A further caution was stated by Chief Justice Stern in the case of Cott Beverage Corporation v. Horst, 380 Pa. 113, 118, 110 A.2d 405 (1955): "By a host of authorities, Federal and State alike, it has been held that a law which purports to be an exercise of the police power must not be unreasonable, unduly oppressive,

[ 1 Pa. Commw. Page 602]

    or patently beyond the necessities of the case, and the means which it employs must have a real and substantial relation to the object sought to be attained. Under the guise of protecting the public interests, the legislature may not arbitrarily interfere with private business or impose unusual and unnecessary restrictions upon lawful occupations. The question whether any particular statutory provision is so related to the public good and so reasonable in the means it prescribes as to justify the exercise of the police power, is one for the judgment, in the first instance, of the law-making branch of the government, but its final determination is for the courts." (Emphasis added)

Throughout the many reported cases there is much dicta on the niceties of such things as governmental discretion, public welfare, the need for land use planning, and for environmental esthetics. Although planning boards, boards of adjustment, and municipal legislatures consistently disclaim any notion that zoning is being used for solely esthetic, or solely ethnic, or solely economic reasons, practical experience with these cases leads this writer to the conclusion that many times the real purposes behind use restrictions are the desires of special interest groups. These groups attempt to utilize zoning ordinances to protect their own property or to increase the value of it by prohibiting some other property owner from using his property. They seem to be fearful of their neighbor's property use which may actually or psychologically interfere with the value or use of their own property.

There can be no question that zoning laws utilizing the concepts of comprehensive plans and public hearings have created better communities, but these laws have placed restrictions on a person's right to use his property, sometimes unreasonably, under the guise of the police powers. Planners use zoning laws to keep out undesirables, whether persons or occupations.

[ 1 Pa. Commw. Page 603]

To those who hold to the position that a planning commission and the legislative body of a municipality should absolutely control the land usages, nonconforming uses are a cancer to be eliminated and retarded at all costs.*fn2 Fortunately, however, the interests of the nonconforming use owner come under the protective cover of constitutional due process; and it became clear early in the development of zoning laws that nonconforming uses had to be protected.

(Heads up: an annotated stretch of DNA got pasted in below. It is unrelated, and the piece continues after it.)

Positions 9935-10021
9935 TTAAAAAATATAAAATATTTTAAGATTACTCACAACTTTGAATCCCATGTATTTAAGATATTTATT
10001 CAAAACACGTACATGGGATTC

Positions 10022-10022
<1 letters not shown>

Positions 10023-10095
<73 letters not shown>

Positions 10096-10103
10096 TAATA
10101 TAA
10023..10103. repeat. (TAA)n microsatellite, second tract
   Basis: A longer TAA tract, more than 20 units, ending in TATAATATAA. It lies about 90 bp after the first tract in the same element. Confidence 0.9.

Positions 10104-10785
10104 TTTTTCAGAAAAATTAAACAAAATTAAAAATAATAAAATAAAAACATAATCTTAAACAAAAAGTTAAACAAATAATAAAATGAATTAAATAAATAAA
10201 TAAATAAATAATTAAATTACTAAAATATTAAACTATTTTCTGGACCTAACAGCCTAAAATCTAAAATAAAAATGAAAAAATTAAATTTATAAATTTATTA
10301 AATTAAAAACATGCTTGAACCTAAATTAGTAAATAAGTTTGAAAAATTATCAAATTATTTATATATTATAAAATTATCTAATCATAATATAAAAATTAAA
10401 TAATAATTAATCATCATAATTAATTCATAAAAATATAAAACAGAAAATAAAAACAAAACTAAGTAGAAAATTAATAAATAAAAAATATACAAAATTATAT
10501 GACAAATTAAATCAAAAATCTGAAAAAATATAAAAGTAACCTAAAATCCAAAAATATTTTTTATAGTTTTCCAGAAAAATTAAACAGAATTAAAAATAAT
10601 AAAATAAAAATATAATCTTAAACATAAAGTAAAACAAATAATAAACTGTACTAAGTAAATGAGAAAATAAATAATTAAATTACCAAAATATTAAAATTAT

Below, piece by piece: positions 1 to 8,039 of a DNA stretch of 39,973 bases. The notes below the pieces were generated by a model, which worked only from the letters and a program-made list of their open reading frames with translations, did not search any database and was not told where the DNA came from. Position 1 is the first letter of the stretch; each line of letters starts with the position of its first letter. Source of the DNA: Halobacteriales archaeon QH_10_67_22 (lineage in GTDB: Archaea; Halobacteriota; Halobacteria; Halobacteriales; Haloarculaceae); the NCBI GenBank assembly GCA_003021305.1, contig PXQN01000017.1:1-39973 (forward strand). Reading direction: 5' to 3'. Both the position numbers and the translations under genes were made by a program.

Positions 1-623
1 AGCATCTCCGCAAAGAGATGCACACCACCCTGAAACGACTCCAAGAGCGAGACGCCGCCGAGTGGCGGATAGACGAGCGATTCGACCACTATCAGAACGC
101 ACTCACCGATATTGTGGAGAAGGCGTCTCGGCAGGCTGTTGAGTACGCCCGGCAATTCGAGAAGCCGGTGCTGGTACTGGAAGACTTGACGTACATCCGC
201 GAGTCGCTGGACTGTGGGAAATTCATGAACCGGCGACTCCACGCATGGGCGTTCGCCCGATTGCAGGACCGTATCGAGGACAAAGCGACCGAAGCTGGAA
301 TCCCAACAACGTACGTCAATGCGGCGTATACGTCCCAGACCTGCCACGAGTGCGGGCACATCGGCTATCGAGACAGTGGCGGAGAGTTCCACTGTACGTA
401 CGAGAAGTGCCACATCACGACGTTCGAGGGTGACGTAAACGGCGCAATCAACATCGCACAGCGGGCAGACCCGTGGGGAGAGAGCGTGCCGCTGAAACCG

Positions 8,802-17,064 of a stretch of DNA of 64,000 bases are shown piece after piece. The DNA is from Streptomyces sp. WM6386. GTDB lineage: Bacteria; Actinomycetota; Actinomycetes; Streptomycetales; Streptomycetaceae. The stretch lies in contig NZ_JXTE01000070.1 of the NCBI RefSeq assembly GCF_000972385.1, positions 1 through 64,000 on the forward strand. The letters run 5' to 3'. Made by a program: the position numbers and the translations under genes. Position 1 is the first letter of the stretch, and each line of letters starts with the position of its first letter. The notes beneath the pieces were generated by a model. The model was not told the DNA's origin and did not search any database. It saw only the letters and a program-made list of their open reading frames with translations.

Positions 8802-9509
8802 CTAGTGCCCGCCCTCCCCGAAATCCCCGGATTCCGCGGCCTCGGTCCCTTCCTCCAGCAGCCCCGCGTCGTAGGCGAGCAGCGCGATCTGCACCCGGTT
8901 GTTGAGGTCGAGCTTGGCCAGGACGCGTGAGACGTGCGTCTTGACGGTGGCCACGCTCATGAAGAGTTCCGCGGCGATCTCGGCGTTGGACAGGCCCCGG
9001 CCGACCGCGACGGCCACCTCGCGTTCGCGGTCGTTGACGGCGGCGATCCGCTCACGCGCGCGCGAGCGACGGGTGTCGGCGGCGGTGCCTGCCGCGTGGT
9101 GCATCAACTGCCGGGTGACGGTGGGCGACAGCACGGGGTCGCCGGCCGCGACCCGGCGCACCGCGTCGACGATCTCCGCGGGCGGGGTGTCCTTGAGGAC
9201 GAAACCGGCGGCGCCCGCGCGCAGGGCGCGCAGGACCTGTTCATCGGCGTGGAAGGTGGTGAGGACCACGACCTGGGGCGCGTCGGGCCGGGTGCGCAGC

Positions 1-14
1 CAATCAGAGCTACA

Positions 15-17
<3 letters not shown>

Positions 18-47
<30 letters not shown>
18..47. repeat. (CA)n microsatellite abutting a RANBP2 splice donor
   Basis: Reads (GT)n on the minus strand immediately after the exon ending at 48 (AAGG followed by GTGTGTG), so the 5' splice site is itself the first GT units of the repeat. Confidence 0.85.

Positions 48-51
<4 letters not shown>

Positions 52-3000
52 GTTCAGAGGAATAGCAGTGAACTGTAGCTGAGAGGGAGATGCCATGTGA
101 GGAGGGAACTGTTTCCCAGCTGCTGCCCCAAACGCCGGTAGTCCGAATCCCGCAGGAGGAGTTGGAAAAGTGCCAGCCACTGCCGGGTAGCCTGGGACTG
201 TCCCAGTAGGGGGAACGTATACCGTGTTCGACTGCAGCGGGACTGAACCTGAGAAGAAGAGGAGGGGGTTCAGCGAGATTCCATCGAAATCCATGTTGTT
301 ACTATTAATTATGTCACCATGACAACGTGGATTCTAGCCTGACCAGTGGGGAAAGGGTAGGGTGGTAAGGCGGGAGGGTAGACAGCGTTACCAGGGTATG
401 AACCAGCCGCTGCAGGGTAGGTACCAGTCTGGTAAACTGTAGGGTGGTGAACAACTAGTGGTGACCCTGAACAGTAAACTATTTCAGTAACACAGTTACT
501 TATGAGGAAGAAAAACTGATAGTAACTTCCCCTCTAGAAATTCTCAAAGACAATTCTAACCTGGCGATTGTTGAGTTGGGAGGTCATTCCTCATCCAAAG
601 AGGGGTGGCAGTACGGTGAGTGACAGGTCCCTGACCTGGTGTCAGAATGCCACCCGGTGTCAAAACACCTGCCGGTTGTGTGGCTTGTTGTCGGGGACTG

Nonconforming uses are those tolerated uses of property (land, structures, or both) which existed at the time of the effective date of the zoning ordinance (or amendments thereto), and which do not come within the uses permitted in the area designated in the ordinance. In Re Yocum, 393 Pa. 148, 141 A.2d 601 (1958). If a person purchases a piece of property with knowledge that its use is already restricted by a zoning ordinance, there is no real need to be concerned about taking his property; and such a property owner properly should be left to his remedies under the zoning procedures, e.g., variance or special exception applications. However, where the owner has commenced to use his property in a conforming way, that only becomes nonconforming because a zoning ordinance is passed after, or amended after, he purchased the property, we have an entirely different situation.*fn3

[ 1 Pa. Commw. Page 604]


The court early recognized this problem and developed the doctrine of natural expansion. In Gilfillan's Permit, 291 Pa. 358, 362, 140 A. 136, 137 (1927) the Court said: "Petitioner's business had been established at its present location long before the passing of the zoning ordinance and was actively conducted at the time the ordinance went into effect; accordingly, as the property was then used for lawful purposes, the city was without power to compel a change in the nature of the use, or prevent the owner from making such necessary additions to the existing structure as were needed to provide for its natural expansion and the accommodation of increased trade, so long as such additions would not be detrimental to the public welfare, safety and health."

Earlier in the above-cited case the Court stated, at 361: "But inasmuch as the natural effect of ordinances of this description is to limit private rights in the interest of the public welfare, the exercise of the power must be carefully guarded and permitted only in cases where the conditions and circumstances are such as to show the effect of the ordinance to be a reasonable and proper exercise of the police power. The subject is considered by this Court in Ward's Appeal, 289 Pa. 458 and Liggett's Appeal, 271 Pa. 109, and by the Supreme Court of the United States in Village of Euclid v. Ambler Realty Co., 272 U.S. 365, in which the constitutionality of such ordinance is upheld as a proper exercise of the police power, provided they do not interfere with the use or control of private property without relation to the public safety, health, morals and general welfare, and also holding that the power to regulate does not extend to an arbitrary, unreasonable or unnecessary intermeddling with the ownership of private property."